Salon des Refusés

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For the Australian art exhibition, see Salon des Refusés (Archibald).
The Palais de l'Industrie, where the event took place. Photo by Édouard Baldus.

The Salon des Refusés, French for “exhibition of rejects” (French pronunciation: ​[salɔ̃ de ʁəfyze]), is generally an exhibition of works rejected by the jury of the official Paris Salon, but the term is most famously used to refer to the Salon des Refusés of 1863.[1]

Today by extension, salon des refusés refers to any exhibition of works rejected from a juried art show.

Background of the Salon of 1863[edit]

The Paris Salon, sponsored by the French government and the Academy of Fine Arts, took place annually, and was a showcase of the best academic art. A medal from the Salon was assurance of a successful artistic career; winners were given official commissions by the French government, and were sought after for portraits and private commissions. Since the 18th century, the paintings were classified by genre, following a specific hierarchy; history paintings were ranked first, followed by the portrait, the landscape, the "genre scene", and the still life. The jury, headed by the Comte de Nieuwerkerke, the head of the Academy of Fine Arts, was very conservative; near-photographic but idealized realism was expected.[2]

Much intrigue often went on to get acceptance, and to be given a good place in the galleries. In 1851, Gustave Courbet managed to get one painting into the Salon, Enterrement á Ornans and in 1852 his Baigneuses was accepted, scandalizing critics and the public, who expected romanticized nudes in classical settings, but in 1855 the Salon refused all of Courbet's paintings. As early as the 1830s, Paris art galleries mounted small-scale, private exhibitions of works rejected by the Salon jurors. Courbet was obliged to organize his own exhibit, called Le Realism, at a private gallery. Private exhibits attracted far less attention from the press and patrons, and limited the access of the artists to a small public.

In 1863 the Salon jury refused two thirds of the paintings presented, including the works of Courbet, Édouard Manet, Camille Pissaro and Johan Jongkind. The rejected artists and their friends protested, and the protests reached Emperor Napoleon III. The Emperor's tastes in art were traditional; he commissioned and bought works by artists such as Alexandre Cabanel and Franz Xaver Winterhalter, but he was also sensitive to public opinion. His office issued a statement: "Numerous complaints have come to the Emperor on the subject of the works of art which were refused by the jury of the Exposition. His Majesty, wishing to let the public judge the legitimacy of these complaints, has decided that the works of art which were refused should be displayed in another part of the Palace of Industry." [3]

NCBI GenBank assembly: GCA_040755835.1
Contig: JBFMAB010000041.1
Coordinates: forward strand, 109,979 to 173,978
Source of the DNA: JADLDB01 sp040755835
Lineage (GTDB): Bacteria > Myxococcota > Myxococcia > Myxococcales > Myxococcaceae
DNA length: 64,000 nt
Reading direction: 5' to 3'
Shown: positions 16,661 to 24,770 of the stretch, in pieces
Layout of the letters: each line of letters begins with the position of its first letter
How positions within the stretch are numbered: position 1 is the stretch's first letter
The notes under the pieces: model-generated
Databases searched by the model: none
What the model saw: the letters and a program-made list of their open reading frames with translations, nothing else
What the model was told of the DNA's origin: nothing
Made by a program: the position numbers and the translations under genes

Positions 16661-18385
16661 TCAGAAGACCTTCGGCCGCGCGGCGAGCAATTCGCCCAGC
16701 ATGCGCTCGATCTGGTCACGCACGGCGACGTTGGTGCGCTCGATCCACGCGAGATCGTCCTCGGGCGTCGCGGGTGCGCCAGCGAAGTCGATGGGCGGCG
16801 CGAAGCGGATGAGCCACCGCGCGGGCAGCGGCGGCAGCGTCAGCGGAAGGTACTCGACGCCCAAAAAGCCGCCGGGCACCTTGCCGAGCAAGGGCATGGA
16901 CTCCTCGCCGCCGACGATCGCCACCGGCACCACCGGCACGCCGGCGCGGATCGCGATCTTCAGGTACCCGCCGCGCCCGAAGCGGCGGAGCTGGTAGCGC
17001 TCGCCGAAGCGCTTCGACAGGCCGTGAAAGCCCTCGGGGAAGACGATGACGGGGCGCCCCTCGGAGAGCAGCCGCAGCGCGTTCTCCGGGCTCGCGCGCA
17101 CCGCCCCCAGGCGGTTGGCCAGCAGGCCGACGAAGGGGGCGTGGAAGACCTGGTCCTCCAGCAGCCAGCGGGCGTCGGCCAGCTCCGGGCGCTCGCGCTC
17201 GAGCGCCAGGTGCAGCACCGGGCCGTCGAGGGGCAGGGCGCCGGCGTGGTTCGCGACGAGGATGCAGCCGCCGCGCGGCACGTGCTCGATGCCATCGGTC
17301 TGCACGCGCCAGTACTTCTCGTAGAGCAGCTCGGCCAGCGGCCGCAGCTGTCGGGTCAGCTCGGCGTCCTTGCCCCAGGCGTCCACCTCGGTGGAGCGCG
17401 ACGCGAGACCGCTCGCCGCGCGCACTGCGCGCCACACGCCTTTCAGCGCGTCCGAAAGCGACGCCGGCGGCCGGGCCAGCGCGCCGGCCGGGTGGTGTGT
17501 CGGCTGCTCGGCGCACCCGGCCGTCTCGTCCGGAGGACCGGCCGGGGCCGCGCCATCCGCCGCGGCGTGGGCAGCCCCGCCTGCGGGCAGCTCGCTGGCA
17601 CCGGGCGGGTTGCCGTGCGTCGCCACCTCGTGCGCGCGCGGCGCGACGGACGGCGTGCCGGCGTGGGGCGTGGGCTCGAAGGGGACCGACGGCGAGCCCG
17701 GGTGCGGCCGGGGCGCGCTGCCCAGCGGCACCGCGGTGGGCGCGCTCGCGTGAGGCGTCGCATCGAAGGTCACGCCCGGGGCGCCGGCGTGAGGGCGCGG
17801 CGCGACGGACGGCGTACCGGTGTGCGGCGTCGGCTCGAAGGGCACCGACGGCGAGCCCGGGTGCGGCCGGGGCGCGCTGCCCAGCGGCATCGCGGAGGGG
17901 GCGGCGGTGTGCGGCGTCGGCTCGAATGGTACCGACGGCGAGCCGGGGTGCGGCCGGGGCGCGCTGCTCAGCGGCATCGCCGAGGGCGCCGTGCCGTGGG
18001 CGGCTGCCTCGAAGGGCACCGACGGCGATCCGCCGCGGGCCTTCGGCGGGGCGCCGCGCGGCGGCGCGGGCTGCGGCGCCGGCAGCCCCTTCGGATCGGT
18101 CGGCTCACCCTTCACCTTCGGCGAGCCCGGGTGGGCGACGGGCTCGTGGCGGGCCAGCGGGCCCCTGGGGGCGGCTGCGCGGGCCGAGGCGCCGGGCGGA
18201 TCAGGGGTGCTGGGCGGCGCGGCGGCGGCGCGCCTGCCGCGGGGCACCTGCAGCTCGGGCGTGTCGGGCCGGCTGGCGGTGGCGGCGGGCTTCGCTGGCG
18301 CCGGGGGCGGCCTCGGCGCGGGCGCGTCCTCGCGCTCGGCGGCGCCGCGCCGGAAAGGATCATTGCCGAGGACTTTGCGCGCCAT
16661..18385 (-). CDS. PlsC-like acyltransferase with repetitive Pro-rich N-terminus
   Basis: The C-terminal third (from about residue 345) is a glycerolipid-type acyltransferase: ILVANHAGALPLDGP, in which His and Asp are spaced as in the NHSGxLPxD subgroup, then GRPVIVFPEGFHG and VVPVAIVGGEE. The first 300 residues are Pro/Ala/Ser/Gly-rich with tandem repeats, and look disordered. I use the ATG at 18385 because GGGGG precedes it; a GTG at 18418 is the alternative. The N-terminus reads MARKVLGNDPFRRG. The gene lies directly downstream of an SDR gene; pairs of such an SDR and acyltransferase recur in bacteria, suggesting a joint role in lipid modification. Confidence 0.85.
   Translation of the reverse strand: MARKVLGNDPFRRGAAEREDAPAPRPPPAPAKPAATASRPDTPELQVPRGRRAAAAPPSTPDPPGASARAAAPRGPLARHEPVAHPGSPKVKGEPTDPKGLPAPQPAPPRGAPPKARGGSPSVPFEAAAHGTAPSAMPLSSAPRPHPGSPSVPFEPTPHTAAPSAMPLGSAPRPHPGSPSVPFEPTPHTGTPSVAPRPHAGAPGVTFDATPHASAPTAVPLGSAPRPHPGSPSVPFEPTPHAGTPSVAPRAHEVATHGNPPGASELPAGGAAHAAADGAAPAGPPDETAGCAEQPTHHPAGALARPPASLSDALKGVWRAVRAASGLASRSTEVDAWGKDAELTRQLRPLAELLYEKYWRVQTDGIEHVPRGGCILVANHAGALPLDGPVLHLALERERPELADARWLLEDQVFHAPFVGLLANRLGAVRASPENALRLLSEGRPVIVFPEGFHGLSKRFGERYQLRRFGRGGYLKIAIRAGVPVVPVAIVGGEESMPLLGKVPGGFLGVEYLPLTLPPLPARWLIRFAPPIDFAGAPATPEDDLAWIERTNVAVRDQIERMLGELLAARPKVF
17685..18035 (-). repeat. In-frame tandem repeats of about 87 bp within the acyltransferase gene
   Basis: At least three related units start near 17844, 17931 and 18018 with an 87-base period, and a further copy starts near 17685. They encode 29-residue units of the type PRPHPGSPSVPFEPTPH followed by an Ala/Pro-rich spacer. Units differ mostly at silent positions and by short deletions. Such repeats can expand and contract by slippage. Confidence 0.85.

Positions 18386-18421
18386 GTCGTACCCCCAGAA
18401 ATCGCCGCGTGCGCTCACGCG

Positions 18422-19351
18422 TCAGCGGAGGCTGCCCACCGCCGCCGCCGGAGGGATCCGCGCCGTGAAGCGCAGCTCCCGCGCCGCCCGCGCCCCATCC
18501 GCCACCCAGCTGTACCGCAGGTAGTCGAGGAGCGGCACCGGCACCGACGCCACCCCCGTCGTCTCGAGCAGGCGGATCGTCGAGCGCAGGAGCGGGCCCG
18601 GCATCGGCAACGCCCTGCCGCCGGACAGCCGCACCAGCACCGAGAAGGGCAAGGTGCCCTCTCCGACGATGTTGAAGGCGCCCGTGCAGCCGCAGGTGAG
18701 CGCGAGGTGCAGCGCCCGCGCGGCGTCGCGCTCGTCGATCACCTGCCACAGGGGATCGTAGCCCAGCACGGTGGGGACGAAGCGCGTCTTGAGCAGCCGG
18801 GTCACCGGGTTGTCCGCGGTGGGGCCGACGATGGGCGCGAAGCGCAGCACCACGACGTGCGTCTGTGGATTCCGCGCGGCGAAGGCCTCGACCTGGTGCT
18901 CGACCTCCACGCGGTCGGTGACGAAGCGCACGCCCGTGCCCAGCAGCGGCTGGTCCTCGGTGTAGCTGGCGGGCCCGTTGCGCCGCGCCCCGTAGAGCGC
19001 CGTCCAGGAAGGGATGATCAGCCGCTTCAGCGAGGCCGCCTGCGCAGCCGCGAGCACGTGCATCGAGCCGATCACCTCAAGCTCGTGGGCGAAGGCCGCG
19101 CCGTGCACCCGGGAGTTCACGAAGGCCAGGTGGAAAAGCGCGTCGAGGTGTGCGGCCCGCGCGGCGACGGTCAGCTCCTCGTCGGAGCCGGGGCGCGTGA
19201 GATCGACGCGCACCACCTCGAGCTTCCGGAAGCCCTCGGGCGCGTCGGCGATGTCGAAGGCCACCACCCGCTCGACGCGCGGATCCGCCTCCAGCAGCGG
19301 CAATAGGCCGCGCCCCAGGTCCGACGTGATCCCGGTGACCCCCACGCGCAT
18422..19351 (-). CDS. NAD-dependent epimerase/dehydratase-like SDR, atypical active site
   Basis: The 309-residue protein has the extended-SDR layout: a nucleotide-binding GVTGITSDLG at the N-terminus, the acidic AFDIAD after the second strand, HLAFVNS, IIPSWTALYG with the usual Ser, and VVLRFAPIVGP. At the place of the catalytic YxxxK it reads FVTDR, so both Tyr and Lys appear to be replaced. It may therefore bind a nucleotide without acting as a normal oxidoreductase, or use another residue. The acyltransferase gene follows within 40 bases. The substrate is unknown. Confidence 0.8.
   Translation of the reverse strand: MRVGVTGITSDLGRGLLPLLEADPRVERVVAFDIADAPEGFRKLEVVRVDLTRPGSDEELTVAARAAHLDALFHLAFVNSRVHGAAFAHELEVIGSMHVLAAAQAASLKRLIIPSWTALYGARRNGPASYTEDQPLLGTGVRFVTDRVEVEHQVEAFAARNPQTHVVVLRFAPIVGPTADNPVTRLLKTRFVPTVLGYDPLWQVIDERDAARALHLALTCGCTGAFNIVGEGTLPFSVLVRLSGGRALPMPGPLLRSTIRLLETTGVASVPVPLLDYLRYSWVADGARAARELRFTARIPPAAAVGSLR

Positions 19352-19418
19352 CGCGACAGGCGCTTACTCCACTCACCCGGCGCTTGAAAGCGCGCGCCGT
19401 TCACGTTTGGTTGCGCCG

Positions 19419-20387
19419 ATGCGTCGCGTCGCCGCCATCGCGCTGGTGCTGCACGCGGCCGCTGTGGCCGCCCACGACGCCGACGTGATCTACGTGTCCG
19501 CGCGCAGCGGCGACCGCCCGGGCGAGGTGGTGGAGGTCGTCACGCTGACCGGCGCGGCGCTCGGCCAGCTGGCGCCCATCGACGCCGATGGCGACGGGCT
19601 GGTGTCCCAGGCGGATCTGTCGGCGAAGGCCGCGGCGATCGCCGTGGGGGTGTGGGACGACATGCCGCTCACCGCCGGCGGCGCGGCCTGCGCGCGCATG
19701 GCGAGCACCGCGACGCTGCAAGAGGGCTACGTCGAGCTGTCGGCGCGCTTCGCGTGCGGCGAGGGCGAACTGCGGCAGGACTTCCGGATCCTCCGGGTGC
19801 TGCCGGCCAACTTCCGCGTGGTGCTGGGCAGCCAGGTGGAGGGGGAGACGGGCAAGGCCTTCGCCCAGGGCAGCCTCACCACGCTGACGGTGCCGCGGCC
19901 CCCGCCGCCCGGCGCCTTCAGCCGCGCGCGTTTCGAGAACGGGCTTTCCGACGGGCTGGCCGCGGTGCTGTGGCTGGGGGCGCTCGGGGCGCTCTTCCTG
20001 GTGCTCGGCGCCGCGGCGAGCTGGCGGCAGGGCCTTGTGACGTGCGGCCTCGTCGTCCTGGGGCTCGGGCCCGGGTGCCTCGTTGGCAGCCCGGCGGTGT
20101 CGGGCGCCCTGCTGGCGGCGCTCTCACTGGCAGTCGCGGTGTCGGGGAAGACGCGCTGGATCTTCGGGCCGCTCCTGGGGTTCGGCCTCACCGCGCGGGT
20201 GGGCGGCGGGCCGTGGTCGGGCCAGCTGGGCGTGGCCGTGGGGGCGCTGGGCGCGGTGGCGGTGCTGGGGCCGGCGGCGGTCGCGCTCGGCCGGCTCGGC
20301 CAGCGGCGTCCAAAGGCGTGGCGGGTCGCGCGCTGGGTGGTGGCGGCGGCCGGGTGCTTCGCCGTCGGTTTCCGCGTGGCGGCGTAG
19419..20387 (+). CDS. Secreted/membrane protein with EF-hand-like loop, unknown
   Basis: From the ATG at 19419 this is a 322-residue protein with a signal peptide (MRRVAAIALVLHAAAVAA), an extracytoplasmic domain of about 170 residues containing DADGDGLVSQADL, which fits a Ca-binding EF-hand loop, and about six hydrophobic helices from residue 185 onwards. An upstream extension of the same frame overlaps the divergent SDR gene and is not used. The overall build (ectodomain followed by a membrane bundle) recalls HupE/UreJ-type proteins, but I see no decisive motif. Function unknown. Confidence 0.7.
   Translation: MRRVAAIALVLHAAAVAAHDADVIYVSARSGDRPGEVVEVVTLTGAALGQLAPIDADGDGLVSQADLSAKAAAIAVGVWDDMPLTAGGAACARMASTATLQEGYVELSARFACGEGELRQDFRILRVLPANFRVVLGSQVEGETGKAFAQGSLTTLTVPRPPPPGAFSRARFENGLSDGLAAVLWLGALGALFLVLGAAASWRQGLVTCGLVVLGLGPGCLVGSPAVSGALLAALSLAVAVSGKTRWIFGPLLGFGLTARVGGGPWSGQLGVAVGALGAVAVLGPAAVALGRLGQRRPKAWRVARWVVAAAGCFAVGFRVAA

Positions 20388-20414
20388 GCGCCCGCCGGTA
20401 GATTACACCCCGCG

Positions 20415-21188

More than a thousand visitors a day visited the Salon des Refusés. The journalist Emile Zola reported that visitors pushed to get into the crowded galleries where the refused paintings were hung, and the rooms were full of the laughter of the spectators.[4] Critics and the public ridiculed the refusés, which included such now-famous paintings as Édouard Manet's Déjeuner sur l'herbe and James McNeill Whistler's Symphony in White, No. 1: The White Girl. But the critical attention also legitimized the emerging avant-garde in painting.

The Impressionists successfully exhibited their works outside the traditional Salon beginning in 1874. Subsequent Salons des Refusés were mounted in Paris in 1874, 1875, and 1886, by which time the popularity of the Paris Salon had declined for those who were more interested in Impressionism; this was not the case for the artist Manet who still wanted to be acclaimed by the original Salon, looking for permanence and nobility like many other traditionalists.

Works in the exhibition[edit]

Le déjeuner sur l'herbe[edit]

The Luncheon on the Grass
French: Le déjeuner sur l'herbe
Edouard Manet - Luncheon on the Grass - Google Art Project.jpg
Artist Édouard Manet
Year 1862–1863
Type Oil on canvas
Dimensions 208 cm × 265.5 cm (81.9 in × 104.5 in)
Location Musée d'Orsay, Paris

Rejected by the Salon jury of 1863, Manet seized the opportunity to exhibit Déjeuner sur l'herbe and two other paintings in the 1863 Salon des Refusés.[5] Déjeuner sur l'herbe depicts the juxtaposition of a female nude and a scantily dressed female bather in the background, on a picnic with two fully dressed men in a rural setting. The painting sparked public notoriety and stirred up controversy and has remained controversial, even to this day. Odilon Redon, for example, did not like it. There is a discussion of it, from this point of view, in Proust's Remembrance of Things Past.